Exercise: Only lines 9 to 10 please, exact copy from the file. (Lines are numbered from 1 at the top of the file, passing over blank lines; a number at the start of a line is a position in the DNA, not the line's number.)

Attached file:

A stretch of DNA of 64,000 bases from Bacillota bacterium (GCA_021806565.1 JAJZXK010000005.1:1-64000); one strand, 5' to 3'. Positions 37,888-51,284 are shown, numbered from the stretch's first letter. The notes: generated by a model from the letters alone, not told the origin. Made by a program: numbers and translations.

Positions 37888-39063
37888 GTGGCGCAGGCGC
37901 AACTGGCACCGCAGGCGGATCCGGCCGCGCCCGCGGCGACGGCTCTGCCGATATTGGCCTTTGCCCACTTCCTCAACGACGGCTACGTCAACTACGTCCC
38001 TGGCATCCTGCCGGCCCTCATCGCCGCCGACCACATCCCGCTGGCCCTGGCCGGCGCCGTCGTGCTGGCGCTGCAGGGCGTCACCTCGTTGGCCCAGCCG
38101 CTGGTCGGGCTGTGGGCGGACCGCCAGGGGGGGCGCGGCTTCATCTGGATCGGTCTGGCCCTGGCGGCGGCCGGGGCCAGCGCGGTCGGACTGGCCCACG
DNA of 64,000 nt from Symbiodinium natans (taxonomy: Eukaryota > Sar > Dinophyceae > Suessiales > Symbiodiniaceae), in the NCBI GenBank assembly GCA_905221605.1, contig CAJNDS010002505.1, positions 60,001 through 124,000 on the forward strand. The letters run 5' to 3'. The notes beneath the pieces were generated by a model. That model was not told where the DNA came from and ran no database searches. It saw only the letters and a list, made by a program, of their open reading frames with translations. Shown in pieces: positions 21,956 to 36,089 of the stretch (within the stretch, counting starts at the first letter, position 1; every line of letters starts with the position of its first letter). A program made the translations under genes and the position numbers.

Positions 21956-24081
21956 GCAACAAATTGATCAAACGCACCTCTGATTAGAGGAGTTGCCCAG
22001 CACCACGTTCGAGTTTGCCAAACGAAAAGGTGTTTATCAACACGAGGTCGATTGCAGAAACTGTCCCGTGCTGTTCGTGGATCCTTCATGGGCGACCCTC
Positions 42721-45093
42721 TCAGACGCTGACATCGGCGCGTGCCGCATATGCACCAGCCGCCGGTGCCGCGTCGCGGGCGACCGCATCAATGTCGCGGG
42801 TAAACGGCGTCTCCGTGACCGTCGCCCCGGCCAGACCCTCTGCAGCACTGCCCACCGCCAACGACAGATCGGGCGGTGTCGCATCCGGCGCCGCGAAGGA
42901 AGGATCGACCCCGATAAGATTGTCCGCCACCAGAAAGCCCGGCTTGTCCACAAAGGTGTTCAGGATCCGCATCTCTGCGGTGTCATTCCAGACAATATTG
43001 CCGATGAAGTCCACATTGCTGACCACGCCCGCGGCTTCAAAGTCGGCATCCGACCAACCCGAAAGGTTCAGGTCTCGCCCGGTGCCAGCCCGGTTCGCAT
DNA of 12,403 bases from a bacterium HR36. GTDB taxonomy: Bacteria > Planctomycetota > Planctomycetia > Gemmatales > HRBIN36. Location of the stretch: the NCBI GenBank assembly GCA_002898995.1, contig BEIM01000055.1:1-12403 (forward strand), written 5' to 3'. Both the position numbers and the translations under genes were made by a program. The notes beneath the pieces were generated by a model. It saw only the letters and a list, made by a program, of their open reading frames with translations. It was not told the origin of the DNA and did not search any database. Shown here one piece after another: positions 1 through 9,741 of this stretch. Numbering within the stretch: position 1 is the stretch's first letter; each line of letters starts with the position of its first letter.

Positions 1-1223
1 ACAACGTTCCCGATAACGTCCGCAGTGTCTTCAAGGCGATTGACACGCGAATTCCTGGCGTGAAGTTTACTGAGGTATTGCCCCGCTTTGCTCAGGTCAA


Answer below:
21956 GCAACAAATTGATCAAACGCACCTCTGATTAGAGGAGTTGCCCAG
22001 CACCACGTTCGAGTTTGCCAAACGAAAAGGTGTTTATCAACACGAGGTCGATTGCAGAAACTGTCCCGTGCTGTTCGTGGATCCTTCATGGGCGACCCTC